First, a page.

The Rev. Jennifer Crist testified to the dangers of re-traumatizing victims of child sex trafficking at a Senate Judiciary Committee hearing on Nov. 13.  She was accompanied by LAMPa staff and Sandra Bingaman, a representative of the Lower Susquehanna Synod Women of the ELCA, which has been active in working for Safe Harbor legislation that would protect these victims rather than criminalize them.

SB554 passed the Senate unanimously earlier this year, but it has been sitting without action in the House Judiciary Committee, chaired by Rep. Ron Marsico. The legislation would affirm that there is no such thing as a child prostitute by redirecting victims away from the criminal justice system into appropriate human services.

Crist, a second-career pastor in the Lower Susquehanna Synod who holds a degree in neuroscience and anatomy from The Pennsylvania State University at the Hershey Medical Center, testified from both a scientific and personal perspective.

“I am aware of what trauma does to the brains of children and youth, whose brains are not even fully developed, as they are experiencing trauma.  These children and youth are certainly not capable of understanding or processing what sexual exploitation means for their bodies and their brains,” Crist said.

She also spoke as a mother of seven children, four of whom are daughters, and some of whom are from Guatemala, where she has established  a non-profit ministry that focuses on the health and education of children from an orphanage and neighboring village.  See the full hearing and read Pastor Crist’s  testimony and others’ here.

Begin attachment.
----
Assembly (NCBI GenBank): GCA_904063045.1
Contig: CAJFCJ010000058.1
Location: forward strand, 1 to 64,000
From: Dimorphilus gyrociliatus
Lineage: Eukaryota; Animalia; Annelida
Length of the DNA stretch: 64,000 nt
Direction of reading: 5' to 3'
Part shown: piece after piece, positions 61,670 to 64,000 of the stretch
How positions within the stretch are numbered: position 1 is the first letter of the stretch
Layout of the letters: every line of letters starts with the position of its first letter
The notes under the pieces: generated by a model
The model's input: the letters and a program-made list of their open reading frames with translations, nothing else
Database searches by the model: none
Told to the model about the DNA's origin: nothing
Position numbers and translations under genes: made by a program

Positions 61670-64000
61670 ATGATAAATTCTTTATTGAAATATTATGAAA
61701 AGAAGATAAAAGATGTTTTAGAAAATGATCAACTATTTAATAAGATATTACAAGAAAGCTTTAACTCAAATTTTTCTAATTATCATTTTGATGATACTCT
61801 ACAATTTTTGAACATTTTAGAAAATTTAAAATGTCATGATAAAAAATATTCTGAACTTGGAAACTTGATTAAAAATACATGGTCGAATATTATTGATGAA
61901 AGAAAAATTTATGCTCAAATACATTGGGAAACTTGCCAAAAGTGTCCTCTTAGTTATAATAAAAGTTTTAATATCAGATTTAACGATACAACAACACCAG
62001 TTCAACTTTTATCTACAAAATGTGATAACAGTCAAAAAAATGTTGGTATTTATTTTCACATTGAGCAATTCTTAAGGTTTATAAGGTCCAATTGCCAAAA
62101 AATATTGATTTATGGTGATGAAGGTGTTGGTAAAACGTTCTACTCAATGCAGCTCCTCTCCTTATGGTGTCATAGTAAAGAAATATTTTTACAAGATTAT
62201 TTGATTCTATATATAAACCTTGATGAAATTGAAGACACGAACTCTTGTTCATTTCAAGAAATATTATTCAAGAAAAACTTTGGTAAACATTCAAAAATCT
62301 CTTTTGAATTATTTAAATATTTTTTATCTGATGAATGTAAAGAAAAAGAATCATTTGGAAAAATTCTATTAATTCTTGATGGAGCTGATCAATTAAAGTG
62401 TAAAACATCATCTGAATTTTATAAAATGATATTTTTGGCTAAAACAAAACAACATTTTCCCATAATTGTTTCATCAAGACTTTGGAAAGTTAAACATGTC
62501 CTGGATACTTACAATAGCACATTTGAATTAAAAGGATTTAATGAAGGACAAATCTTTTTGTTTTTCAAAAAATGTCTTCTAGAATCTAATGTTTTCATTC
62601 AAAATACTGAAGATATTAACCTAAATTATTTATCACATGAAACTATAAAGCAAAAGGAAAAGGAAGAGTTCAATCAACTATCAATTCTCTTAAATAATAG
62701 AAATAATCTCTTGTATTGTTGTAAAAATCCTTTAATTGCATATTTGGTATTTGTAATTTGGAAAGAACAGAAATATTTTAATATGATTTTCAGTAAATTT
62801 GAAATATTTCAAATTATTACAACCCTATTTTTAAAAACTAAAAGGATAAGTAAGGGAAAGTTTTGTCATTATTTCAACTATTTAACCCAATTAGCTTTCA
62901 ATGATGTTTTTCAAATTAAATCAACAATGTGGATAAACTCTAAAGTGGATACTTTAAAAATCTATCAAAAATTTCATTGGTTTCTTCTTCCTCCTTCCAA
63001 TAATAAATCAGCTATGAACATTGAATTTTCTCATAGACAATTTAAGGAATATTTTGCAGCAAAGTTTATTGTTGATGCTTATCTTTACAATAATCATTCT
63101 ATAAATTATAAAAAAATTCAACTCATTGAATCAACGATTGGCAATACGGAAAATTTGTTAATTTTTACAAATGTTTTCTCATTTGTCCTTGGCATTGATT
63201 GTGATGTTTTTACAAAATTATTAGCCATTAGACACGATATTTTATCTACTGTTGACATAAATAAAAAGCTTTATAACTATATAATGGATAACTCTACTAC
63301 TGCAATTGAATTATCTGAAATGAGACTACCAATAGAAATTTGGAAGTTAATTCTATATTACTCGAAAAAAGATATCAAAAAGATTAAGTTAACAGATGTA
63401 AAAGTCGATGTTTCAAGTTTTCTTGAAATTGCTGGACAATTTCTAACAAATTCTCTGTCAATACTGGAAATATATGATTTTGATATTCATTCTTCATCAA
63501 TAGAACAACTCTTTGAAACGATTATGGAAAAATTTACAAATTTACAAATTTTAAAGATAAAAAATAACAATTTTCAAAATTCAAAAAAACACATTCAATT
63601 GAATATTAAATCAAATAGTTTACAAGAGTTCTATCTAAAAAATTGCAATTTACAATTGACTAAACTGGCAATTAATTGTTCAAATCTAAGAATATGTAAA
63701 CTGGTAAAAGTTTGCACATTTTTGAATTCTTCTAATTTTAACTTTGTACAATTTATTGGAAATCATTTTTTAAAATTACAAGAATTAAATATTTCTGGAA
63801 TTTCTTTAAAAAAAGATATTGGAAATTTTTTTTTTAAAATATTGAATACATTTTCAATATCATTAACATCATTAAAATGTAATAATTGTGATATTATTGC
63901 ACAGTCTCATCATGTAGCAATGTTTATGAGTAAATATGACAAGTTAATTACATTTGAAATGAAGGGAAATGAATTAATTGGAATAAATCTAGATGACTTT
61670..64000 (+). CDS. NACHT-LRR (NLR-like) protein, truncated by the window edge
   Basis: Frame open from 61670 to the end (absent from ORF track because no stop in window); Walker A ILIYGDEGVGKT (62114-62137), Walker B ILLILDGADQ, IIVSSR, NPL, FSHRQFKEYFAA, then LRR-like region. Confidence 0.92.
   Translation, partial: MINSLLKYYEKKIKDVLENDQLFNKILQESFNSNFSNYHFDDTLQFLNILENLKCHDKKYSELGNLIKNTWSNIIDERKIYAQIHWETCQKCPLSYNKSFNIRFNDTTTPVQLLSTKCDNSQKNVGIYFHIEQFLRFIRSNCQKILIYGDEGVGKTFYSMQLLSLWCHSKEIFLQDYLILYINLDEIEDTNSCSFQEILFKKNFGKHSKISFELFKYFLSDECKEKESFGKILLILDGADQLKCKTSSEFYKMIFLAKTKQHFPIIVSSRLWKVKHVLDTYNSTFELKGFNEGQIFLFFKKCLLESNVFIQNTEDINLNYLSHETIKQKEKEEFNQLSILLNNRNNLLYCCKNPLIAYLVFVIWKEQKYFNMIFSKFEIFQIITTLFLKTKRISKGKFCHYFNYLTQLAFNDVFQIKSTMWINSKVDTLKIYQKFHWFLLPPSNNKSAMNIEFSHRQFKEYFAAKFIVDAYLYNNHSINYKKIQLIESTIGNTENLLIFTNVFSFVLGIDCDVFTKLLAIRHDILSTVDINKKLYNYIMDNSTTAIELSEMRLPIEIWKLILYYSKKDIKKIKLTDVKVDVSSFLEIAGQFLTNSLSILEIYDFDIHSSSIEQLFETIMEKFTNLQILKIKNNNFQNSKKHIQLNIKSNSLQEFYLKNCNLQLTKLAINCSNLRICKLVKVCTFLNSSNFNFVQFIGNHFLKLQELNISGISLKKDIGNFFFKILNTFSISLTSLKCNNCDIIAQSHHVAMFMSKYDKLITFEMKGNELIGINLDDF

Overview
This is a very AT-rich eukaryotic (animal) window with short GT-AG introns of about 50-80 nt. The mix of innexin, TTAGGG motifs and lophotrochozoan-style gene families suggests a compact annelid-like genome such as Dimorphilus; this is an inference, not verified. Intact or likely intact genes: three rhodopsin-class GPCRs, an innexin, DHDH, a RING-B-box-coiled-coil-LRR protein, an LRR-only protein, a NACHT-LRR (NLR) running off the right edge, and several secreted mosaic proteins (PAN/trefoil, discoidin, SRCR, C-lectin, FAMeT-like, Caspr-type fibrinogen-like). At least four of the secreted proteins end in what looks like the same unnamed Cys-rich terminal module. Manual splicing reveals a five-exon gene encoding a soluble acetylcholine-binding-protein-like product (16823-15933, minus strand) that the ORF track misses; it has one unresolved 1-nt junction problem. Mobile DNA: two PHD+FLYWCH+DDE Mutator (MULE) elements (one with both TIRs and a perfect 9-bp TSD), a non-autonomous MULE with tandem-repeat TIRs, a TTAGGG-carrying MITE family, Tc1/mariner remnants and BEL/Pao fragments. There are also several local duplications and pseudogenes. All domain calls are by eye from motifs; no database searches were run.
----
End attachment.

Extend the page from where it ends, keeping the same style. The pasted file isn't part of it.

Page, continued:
Hearing on Safe Harbor Legislation – Senator Stewart Greenleaf

“As Lutherans, we believe that government has a God-given function to protect all persons, including children, from criminal acts through just, fairly enforced laws,” Crist told the committee.  “In the case of sexually exploited minors, what is just is NOT to place these children in the criminal justice system, but rather to provide them with immediate and specialized services to begin the long process of healing from trauma.

“As a holy Christian people of faith, our baptism calls us to bring about justice and peace in all the world.  We respond out of our abundant faith as a people who are responsible for seeking wholeness where there is brokenness, light where there is darkness.  Sexual exploitation of children is certainly a place where brokenness and darkness are present. ”

Bingaman, after hearing all of the testimony, said, “These girls are putting them selves at such tremendous risks and once they are caught in the snare, there is so little chance for them to escape. They are naive and vulnerable, such easy prey for these perpetrators.  Once they are victimized, of course jail, detention centers and facilities simply reinforce their trauma of captivity.”

Join LAMPa and advocates from across the state in a day of advocacy for child sex trafficking victims at the Capitol on Dec. 5. Learn more and register here.   Please connect us if you will be there!



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